Manish Kothari
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Manish Kothari


The market bubble is the phenomenon where the prices of the share of the companies does not reflect the true and fundamental position of the company and hence there is a divide between the real economy and the financial economy caused either due to herd mentality or due to irrational exuberance of the market participants or any other similar reason. In this situation, the share prices are inflated and can not be supported by the actual performance of the entity and its profits.


The prices of shares traded on the exchange get affected by various reasons such as the introduction of a liberal regulation or expansionary measures by the country’s central bank such as the decrease in the rate of policy by the federal reserve. Such measures encourage people to take out money from FDs and invest the same in the equity market in the expectation to gain higher returns. It is expected that due to such changes in policy, the companies would perform better and hence their shares will go up and rise. 

Such expectations might not always be parallel and aligned with the actual economic activity that is taking place in the economy in reality because these measures at times are not able to boost the economy as much as possible. Nevertheless, such market information is not always efficient. This implies that the price does not convey all the information and details that are publicly or privately available.


1. Disruptive Innovations:

Internet technology was completely new tech that will revamp the way the world functioned. It looked highly promising and hence a lot of companies entered this domain during the period 1990 to 1997 to profit from the new industry prospects. 

2. The Boom!

Several entities saw an initial level of success and the investors started flowing in the money in expectation of higher returns. This attracted even more companies into this sector who might not have had the capabilities to give a solid and strong performance but were dragged by the booming sector. Furthermore the tax reforms and cheaper availability of credit encouraged these companies to enter the new market and therefore the era of IPOs came.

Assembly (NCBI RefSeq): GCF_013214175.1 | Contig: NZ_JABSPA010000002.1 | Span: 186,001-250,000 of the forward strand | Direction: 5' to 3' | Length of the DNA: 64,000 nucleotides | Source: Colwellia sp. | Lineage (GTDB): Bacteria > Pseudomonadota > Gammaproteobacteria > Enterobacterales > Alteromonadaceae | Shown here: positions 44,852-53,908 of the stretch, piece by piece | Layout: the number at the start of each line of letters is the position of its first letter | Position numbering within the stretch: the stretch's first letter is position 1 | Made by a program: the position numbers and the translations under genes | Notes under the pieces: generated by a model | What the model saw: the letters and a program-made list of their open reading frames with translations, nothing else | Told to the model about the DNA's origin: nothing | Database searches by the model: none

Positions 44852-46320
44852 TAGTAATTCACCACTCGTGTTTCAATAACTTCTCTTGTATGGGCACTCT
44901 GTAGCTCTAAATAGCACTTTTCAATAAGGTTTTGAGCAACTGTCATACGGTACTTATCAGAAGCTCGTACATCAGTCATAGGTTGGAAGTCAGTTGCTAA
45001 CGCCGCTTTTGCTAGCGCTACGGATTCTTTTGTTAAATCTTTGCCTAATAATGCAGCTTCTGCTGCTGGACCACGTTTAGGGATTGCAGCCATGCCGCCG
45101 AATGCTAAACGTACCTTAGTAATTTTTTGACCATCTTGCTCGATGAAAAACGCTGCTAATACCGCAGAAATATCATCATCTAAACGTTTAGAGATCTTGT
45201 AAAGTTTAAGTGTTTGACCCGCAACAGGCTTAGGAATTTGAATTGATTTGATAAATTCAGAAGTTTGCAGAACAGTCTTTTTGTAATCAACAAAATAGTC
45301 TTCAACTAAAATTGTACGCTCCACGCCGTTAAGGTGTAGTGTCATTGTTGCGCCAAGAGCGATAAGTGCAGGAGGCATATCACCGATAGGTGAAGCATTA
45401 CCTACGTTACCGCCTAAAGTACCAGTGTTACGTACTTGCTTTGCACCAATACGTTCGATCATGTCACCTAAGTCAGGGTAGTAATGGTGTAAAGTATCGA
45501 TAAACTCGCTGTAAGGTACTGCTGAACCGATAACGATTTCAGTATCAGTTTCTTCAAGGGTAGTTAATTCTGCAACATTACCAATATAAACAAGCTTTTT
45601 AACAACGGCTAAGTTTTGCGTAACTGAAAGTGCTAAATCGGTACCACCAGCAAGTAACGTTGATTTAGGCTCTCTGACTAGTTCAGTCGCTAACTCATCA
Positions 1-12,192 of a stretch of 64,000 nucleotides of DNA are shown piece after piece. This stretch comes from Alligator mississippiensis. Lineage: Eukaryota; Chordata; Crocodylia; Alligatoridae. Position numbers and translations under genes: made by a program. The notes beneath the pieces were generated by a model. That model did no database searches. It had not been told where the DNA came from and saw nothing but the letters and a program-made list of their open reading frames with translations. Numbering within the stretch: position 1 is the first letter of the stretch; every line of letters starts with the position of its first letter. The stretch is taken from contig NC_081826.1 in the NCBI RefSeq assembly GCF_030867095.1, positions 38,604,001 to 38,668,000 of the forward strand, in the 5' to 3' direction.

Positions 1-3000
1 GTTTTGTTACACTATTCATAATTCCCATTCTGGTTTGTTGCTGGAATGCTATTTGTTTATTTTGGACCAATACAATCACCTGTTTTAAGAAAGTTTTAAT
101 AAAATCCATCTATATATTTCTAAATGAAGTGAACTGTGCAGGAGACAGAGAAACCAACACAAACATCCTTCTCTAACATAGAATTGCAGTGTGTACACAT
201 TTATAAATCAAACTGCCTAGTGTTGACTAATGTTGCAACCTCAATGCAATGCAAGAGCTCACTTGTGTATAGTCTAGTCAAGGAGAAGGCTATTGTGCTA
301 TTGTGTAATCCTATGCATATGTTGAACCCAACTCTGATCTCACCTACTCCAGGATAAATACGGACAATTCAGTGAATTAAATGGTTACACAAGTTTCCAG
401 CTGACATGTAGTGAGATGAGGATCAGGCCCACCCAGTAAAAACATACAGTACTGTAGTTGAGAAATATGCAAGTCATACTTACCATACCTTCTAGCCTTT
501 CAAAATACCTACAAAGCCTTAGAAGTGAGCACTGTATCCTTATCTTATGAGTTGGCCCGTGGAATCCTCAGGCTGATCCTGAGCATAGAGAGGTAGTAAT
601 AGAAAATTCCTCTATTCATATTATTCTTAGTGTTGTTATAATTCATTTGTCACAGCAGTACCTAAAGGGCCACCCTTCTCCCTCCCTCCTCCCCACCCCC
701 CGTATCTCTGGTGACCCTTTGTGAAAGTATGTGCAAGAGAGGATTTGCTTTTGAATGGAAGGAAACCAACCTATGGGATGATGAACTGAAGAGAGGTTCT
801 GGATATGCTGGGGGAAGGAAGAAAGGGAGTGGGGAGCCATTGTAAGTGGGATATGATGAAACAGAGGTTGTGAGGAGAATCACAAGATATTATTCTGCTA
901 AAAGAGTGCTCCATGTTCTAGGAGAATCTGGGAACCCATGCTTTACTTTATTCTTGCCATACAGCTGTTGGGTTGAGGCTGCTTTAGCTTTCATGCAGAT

3. Irrational Exuberance

At this point of time, the investor loses perspective of performance and keeps pouring money without realising that the entities are not doing their bit and hence the promising returns might not occur at all. This led to a great gap and divide between performance and returns expected and inflated prices of stock. 

4. Panic

Globally the markets started witnessing such instances and by this stage, several investors saw their funds and wealth eroding and joined the selling spree. Investors started selling at whatever price possible to save their necks. This was the time when the bubble burst and led to the crash of the market.


1. Cheap Credit:

When the loans are available at comparatively low interest rates and the central banks are still on rate cutting spree then it is bound to lead a boom in the NPA in the times to come because the cheap credit is borrowed even by those who do not have any intention or will to actually pay it back. Hence, such borrowers are forced to sell assets and this will lead to a reduction in production capacity, thereby signalling a weaker economy and so share prices will start falling. 

2. Wild Speculations:

It is one of the most significant reasons that lead to market bubbles because this is the reason why the gorge between the real and financial economy widens. When the market participants are not ready to accept the challenges that the real economy is facing and are still purchasing the stocks that are underperforming in an expectation that they will gain when these companies perform well, it leads to inflation in the prices of shares and leads to bubble creation.

3. Political Risks:

When the geopolitical risks go up and people start feeling unsafe in the country, the markets initiate dipping and if necessary measures are not timely taken the crash is evident and becomes inevitable. 

4. Panic:

When the investors start realising that the financial economy is about to go down  and crash, the panic selling begins, people start booking profits or limiting losses, leading to falling in the prices and this initiates the economic crash and a time comes when some shares cannot find buyers at even the lowest prices.